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The roaring twenties - Joblot's reds from the bottle

Tasting young wines can be tricky but, perhaps, the hardest to assess are red Burgundies. One grape (Pinot Noir, of course) and subtly but importantly different terroirs  yielding surprisingly different wines, even when from the same clones of more or less the same age. Enter Domaine Joblot's 2020s. Givry is at the southernmost point of the Côte Chalonnaise, about half an hour south of Beaune. It is not one of the prettiest villages in the region but it is widely regarded as producing the finest reds in this (relatively) good value sector of Burgundy. Domaine Joblot is 'a leader in Givry' (Jasper Morris MW, Inside Burgundy) or, simply, 'Givry's best estate' (Clive Coates MW, The Wines of Burgundy). It lies on the D981 with most if the vineyards (and all the premier cru wines) on the west side of the road. In Domaine Joblot's portfolio, only the village (ie. non-premier cru)  'Pied de Chaume ' is on the east side of the road, north of the village itse

Usseglio ten years apart

 In advance of a Decanter tasting of 2009 and 2019 Châteauneuf, I thought it was time for me to try a mini-vertical tasting of the wine from Raymond Usseglio et Fils . The 2019 is 80% Grenache, 20% Syrah, Mourvedre, Cinsault and Counoise and weighs in at 14.5%. It was a hot year in the region, especially the summer. It has a very youthful but very pure nose and the Grenache is certainly the dominant feature here as it is on the palate . The other grapes are there in the background but definitely in support (try the 'Part des Anges' cuvée, on the other hand, for a completely different story). It is medium-to-full bodied, a nice weight to complement the palate, and has slightly chalky tannins at present but these give a little more flesh to the wine. Presumably they emanate from the barrels which are subtly present (more so texturally than in flavour). A good finish - it persists for quite a while and in a very pleasing way. Stef recommends decanting this in its youth. I didn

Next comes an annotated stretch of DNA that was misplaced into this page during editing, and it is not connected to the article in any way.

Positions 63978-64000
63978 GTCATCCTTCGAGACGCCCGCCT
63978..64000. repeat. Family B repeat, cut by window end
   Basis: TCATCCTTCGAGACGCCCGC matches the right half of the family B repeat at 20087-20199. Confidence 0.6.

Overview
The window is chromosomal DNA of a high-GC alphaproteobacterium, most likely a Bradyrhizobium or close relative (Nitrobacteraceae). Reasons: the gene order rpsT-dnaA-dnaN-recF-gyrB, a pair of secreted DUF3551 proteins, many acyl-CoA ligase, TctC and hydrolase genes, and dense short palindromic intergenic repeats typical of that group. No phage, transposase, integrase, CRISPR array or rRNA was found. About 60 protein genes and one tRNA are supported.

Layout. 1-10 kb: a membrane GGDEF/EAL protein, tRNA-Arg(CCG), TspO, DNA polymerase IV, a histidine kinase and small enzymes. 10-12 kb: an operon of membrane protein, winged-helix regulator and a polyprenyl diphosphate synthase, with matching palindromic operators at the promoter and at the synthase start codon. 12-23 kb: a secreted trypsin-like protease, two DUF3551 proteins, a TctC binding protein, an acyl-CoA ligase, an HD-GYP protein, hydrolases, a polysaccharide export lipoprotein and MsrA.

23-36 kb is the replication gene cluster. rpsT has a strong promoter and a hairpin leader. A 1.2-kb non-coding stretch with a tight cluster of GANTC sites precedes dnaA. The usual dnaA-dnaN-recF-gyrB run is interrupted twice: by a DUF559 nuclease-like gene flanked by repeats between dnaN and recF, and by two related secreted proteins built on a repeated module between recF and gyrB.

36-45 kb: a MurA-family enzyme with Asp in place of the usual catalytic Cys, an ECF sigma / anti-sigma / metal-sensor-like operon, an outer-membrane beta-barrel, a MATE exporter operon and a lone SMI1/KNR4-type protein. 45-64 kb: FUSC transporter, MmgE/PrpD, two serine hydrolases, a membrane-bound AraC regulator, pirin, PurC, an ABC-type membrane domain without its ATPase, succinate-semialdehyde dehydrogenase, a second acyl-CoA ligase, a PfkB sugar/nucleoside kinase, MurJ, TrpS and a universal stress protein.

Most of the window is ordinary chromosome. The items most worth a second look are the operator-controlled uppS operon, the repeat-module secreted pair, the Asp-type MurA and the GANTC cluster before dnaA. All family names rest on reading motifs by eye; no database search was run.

Reviews: Gambero Rosso 2022 and Decanter (January 2022)

 A quick perusal shows that Fabrizio Battaglino has some well-deserved awards in the 2022 edition including for his 2019 Nebbiolo d'Alba 'Paradi', a wine which is coming into its own well now ( Due Bicchieri ) and the 2020 Roero Arneis 'Bastia', a lovely Arneis with a little more richness than the younger vine 'San Michele' (both also Due Bicchieri,  the latter in the 2019 edition).  Lots of entries too for I Campi, our Veneto superstar estate. This year it has yet another  Tre Bicchieri  but, for the first time (I think) for the regular Valpolicella Superiore in a vintage I have yet to try. If Covid restrictions are eased in time, it will be on my list of addresses to visit while stocks last! Only (a maximum of) one Tre Bicchieri is awarded per estate each year so the red Due Bicchieri  for the Soave Classico "Vulcano' should be regarded as every bit as worthy of the top prize.  Elsewhere, in Decanter last month, Matt Walls' focus on "othe

Christmas with Burgundy